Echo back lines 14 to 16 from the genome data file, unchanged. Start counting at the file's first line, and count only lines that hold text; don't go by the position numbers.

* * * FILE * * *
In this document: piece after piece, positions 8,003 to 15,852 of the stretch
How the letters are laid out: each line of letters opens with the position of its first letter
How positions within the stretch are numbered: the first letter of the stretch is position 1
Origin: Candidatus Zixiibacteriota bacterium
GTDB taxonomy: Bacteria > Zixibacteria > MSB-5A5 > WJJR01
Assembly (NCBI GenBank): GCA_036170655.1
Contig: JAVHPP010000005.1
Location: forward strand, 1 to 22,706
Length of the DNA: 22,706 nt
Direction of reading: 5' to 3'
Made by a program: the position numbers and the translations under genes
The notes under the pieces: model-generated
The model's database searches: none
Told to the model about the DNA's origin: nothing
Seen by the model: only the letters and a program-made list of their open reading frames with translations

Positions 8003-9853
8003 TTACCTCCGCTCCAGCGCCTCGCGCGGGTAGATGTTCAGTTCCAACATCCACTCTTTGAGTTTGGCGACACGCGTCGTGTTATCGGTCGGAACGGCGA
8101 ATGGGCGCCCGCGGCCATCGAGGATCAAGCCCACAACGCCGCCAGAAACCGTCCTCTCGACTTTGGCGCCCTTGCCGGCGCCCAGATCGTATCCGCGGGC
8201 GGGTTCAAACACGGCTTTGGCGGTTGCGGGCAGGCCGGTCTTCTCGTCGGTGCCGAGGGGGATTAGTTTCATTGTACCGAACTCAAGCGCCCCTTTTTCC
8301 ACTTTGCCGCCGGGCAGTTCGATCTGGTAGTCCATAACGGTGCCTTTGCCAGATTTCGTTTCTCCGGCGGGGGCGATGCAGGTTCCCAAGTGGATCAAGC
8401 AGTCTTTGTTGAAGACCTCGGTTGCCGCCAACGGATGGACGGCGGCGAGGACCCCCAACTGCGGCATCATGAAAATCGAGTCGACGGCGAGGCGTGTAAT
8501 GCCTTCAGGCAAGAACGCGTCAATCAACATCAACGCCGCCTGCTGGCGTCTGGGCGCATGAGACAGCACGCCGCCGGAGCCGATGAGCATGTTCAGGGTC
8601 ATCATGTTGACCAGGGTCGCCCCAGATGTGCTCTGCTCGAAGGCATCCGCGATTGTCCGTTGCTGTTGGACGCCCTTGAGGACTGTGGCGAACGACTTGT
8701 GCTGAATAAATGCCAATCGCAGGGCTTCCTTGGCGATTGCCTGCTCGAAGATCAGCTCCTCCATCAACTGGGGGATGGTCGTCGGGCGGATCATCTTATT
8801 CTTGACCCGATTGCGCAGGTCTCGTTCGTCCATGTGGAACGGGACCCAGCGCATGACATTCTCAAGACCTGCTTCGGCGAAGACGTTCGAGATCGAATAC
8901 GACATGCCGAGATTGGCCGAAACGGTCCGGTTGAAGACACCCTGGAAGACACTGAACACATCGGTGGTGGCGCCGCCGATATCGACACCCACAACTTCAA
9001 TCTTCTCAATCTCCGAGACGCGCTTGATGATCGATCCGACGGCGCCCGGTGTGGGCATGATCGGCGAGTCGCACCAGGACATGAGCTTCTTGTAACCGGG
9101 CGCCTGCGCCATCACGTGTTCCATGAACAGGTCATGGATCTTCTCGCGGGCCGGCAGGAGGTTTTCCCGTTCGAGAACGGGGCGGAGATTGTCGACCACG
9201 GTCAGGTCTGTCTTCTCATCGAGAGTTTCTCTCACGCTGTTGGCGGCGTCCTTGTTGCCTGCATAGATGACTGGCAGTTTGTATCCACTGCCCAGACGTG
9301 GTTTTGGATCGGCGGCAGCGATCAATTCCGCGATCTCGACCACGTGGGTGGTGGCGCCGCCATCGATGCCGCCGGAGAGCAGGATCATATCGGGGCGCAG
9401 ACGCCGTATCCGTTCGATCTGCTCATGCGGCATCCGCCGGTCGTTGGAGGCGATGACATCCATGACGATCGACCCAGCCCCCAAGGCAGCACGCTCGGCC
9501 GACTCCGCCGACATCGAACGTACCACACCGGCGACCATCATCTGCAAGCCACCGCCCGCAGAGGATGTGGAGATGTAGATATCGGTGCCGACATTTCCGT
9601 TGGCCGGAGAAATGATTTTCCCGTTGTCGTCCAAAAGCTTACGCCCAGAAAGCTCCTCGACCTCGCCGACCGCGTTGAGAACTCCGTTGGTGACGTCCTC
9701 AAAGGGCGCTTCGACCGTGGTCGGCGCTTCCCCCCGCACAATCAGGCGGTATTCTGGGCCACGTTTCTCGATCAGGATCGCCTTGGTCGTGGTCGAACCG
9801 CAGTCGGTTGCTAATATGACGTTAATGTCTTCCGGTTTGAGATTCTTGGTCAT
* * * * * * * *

Told to the model about the DNA's origin: nothing
Seen by the model: only the letters and a program-made list of their open reading frames with translations

Positions 8003-9853